A new report from Packaged Facts has revealed which foods consumers are trying to avoid, as well as their reasons for doing so.
A recent report from Packaged Facts has taken an in-depth look into the growing “free-from” foods trend. The new report, Food Formulation Trends: Ingredients Consumers Avoid, 2nd Edition, identified the ingredients that today’s health-conscious consumers are looking to avoid.
Foods today are as notable for their absent ingredients and attributes as they are for those that are present. “Gluten-free,” “dairy-free,” “non-GMO,” “meatless” and “cage free” are just a few of the most common and trendy buzzwords featured on a growing number of food and beverage products. And the food industry is all too willing to accommodate escalating consumer demand for these products.
Many consumers are avoiding certain foods and food ingredients for several reasons. Packaged Facts identifies five key constituencies that provide the context for why consumers choose to avoid certain foods and ingredients. Each constituency has a leading concern in regard to food avoidance, although individual consumers may have more than one set of concerns. The concerns that define each constituency are: Allergies and Intolerances, Health and Well Being, Humanitarian Concerns, Environmental Concerns and Religious Concerns.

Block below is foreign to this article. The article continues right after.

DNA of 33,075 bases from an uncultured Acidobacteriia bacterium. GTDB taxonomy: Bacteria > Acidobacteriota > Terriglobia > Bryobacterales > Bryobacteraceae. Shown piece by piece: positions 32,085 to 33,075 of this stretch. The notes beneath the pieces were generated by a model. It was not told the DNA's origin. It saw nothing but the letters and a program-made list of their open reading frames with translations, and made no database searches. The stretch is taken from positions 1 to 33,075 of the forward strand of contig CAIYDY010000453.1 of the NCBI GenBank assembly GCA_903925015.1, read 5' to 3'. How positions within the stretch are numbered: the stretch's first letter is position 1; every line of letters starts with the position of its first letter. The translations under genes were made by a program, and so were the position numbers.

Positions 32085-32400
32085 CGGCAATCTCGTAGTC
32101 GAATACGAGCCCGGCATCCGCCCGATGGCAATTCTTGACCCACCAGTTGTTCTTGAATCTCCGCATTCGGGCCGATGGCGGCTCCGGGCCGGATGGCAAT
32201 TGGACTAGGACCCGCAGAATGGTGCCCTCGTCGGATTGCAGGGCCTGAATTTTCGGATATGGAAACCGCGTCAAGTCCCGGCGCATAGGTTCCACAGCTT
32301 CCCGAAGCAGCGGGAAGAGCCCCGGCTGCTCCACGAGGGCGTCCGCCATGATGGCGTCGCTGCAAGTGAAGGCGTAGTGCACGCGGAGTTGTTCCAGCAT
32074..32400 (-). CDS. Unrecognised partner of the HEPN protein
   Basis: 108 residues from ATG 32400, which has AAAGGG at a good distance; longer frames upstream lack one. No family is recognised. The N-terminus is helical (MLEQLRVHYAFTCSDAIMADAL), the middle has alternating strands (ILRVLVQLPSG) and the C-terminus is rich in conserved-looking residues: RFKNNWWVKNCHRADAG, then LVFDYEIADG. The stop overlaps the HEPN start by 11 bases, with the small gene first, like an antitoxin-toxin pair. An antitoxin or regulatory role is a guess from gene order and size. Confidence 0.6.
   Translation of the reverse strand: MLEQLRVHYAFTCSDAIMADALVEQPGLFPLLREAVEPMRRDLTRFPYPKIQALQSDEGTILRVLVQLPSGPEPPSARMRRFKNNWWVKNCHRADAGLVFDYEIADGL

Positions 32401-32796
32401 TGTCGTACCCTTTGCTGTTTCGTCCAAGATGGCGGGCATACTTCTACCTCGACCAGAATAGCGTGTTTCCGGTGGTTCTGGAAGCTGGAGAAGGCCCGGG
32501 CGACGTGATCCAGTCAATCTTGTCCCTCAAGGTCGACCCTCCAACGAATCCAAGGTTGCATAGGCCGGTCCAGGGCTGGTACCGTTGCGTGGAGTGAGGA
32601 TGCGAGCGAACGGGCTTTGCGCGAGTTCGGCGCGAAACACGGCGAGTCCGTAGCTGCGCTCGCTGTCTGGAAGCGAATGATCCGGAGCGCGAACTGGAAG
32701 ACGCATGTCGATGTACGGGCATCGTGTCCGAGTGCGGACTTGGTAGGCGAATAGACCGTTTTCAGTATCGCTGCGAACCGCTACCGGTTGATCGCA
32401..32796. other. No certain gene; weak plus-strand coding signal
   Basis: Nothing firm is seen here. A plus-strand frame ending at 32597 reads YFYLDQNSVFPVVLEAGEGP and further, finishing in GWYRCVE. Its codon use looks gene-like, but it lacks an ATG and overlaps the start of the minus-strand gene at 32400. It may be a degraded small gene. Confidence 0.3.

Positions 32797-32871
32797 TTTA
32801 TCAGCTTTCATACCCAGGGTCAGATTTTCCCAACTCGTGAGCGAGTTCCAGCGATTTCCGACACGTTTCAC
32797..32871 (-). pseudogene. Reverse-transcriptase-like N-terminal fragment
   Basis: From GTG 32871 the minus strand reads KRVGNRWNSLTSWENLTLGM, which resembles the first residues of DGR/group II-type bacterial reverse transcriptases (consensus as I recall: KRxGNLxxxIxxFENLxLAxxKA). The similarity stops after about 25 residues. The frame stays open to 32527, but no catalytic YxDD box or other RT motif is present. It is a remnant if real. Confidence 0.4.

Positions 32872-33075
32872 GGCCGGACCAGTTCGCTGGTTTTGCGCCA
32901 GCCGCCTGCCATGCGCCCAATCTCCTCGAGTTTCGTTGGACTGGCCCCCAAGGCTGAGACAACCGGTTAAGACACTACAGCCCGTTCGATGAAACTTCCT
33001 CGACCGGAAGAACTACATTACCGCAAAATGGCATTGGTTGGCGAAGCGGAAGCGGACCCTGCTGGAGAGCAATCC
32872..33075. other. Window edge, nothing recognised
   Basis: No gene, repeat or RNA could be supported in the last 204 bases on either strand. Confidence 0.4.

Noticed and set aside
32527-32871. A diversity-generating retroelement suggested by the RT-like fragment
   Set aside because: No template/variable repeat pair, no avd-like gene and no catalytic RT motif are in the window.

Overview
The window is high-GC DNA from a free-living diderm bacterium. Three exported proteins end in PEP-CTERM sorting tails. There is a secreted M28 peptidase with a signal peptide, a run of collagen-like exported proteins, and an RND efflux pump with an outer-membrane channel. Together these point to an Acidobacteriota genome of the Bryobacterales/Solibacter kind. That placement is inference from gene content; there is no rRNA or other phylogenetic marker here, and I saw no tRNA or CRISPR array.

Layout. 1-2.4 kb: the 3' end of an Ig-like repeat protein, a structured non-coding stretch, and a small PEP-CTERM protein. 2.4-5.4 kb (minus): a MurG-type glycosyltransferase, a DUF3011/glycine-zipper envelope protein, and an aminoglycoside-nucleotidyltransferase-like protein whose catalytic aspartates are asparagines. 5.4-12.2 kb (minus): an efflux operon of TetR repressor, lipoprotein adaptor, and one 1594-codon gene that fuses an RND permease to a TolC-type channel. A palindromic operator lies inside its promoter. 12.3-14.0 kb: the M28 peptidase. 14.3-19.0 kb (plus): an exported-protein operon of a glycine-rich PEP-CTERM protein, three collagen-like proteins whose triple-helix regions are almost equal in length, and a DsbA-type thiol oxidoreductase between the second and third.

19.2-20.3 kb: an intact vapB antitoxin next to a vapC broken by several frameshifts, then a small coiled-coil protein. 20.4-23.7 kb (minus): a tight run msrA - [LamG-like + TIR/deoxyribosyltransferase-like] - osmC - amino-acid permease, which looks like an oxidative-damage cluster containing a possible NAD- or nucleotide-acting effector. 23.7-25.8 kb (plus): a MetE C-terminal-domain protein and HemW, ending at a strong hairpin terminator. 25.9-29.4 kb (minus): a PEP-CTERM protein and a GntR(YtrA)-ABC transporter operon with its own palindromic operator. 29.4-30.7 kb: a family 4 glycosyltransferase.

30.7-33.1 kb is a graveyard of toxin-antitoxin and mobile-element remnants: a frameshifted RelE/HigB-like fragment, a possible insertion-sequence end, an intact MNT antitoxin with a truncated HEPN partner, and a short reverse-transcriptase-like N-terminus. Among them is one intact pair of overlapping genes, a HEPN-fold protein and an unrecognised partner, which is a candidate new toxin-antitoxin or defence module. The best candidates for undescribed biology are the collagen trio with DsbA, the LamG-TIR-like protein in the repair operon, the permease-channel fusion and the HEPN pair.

“Although consumers on the cutting edge of food and nutrition trends may see the food industry as moving at an iceberg-like pace when it comes to making changes, in fact, the industry is remarkably sensitive to shifts in consumer demands,” said David Sprinkle, research director, Packaged Facts.
In terms of food and ingredient avoidances, the industry, from the largest companies to the smallest, has, in recent years, moved to accept and promote the concept of sugar free, fat free, low carbohydrates, gluten free, no artificial coloring or other ingredients, cage free eggs and no antibiotic use in raising animals and poultry.
Naturally, food and beverage companies would rather not spend on new food formulations or on new packaging if they didn’t have to. But when the food and beverage industry realizes that change is inevitable, it typically embraces the “new” with a spirit that makes it seem as if the changes were its idea in the first place. Indeed, once the food industry embraces a change, it is responsible for that change moving from the cutting edge to the mass market.
The decision by several large companies like ConAgra and Campbell to add GMO ingredient information to their labels is a good example of food companies seeking to avoid change but, when they could no longer, going forward in a professional manner, even as they continued to hold the position that the step was not really necessary from a health point of view—a stance that has since been validated by the National Academy of Science. Although they disagreed with the demand, they took the position that they were out to please their customers. But make no mistake, food marketers at the same time are also keeping their eyes open to distinguish between a real change and something that is simply a fad, noted Sprinkle.